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16 Oct, Tuesday
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Mall Road

Walking in Lahore: Unparalleled Experience

 

Noor ur Rehman experiences walking in Lahore.

 

 

I have lived the most intense years of my life in Lahore and, that too without any family near me. As a result, the city has become an embodiment of confused emotions and even more confused impressions. When I voice them, any other inhabitant of the city thinks I exaggerate my experiences of city life, but I do not.

I didn’t just live in this city; I allowed for the city to flow throw me – much as Ravi has flown through it – and find an affinity within me. Being from a village where nature tends to dominate, the first sight of Lahore provoked me. I rebelled against its cruel influence, its purring nights, its suffocating summers, and flooding monsoons. Now I have reconciled with it somewhat. Its gross imperfections embodied in reckless infrastructure, violent rush hours, deafening noise, social and economic disparities, trembling and falling beggars and junkies, lead me on a trail of discovery. Its secrets lay out in the open but are barely picked up on by most.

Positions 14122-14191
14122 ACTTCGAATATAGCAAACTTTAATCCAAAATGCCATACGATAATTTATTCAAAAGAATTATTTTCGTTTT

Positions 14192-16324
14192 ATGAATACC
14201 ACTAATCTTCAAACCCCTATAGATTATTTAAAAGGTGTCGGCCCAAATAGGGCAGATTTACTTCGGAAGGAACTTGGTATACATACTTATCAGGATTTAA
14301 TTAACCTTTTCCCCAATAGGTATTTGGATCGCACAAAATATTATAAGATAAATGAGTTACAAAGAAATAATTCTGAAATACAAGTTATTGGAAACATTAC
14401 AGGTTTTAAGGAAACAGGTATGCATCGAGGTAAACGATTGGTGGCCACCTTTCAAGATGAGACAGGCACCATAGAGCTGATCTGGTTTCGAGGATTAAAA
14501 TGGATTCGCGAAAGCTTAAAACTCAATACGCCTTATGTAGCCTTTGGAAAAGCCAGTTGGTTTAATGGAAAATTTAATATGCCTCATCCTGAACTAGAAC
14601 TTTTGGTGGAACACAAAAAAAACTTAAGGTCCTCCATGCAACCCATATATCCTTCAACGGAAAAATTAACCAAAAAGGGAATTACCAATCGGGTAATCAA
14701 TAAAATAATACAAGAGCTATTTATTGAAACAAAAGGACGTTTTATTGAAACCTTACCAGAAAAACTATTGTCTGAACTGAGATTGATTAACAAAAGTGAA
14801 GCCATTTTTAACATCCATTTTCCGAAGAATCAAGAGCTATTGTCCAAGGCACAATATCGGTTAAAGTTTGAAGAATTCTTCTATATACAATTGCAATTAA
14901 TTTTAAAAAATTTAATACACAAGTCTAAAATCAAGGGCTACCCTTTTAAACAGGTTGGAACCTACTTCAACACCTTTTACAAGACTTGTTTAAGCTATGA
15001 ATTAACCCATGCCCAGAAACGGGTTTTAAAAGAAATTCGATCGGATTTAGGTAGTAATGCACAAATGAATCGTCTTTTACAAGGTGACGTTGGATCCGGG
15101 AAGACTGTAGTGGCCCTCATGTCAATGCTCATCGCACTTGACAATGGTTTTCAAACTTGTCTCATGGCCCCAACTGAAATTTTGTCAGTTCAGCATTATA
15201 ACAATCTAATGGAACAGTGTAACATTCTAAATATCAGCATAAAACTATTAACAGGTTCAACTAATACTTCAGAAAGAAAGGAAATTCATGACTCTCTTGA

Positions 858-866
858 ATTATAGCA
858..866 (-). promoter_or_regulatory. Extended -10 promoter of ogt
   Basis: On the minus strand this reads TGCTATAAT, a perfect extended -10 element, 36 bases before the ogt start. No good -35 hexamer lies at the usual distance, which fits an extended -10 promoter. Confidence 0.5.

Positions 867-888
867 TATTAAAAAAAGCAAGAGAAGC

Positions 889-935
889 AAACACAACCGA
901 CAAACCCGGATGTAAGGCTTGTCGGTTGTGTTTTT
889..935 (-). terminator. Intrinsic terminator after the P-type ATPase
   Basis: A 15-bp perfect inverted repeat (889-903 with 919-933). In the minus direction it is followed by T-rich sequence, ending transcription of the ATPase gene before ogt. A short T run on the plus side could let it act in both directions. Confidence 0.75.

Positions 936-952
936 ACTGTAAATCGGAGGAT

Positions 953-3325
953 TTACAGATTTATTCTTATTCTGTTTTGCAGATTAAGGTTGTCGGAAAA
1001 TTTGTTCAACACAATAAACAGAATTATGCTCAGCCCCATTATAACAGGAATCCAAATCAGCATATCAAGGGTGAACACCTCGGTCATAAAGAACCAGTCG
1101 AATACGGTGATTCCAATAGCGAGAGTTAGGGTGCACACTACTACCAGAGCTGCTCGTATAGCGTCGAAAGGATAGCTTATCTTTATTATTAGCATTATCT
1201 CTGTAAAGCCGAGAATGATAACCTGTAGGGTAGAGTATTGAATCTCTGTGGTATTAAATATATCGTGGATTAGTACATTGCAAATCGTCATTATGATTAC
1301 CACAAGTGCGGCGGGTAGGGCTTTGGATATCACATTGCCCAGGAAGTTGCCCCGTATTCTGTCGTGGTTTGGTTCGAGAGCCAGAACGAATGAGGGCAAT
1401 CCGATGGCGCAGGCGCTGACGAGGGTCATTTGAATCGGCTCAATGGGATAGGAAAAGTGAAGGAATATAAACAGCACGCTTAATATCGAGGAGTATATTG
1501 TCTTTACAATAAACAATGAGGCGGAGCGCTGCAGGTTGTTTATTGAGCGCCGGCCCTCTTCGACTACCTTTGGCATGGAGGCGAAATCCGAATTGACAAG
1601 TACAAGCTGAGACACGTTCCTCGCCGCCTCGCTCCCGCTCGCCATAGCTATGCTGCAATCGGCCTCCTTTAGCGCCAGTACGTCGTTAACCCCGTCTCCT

Across the past few years, I have walked on its rugged chest, on different paths and places and still do. The dark magic of walking on its streets and observing the chaotic life throbbing in its metallic and cemented limbs does not diminish over time. It improves, much like feminine beauty, which only passing years alone can perfect.

 

 

Walking in Lahore

 

 

I confess that my relation to this city and its life is not reasonable or as matter-of-fact as it should be. Let me start with my earliest walking ventures in Lahore. Close to the Maal near Hafiz Juice Corner, there is an ancillary road, which is lined with a number of jewellery shops on one side and trees on the other. My vocation as an enthusiastic streetwalker, if I may dare call it so, commenced on this un-romantic and rather dull road, which would arouse looks of displeasure, depending on the day, repulsion, if visited at daytime. However, at night, after 12 AM the traffic on the nearby Mall Road decreases and the noise reduces. The area becomes a fine path for walking in the foggy nights of winter.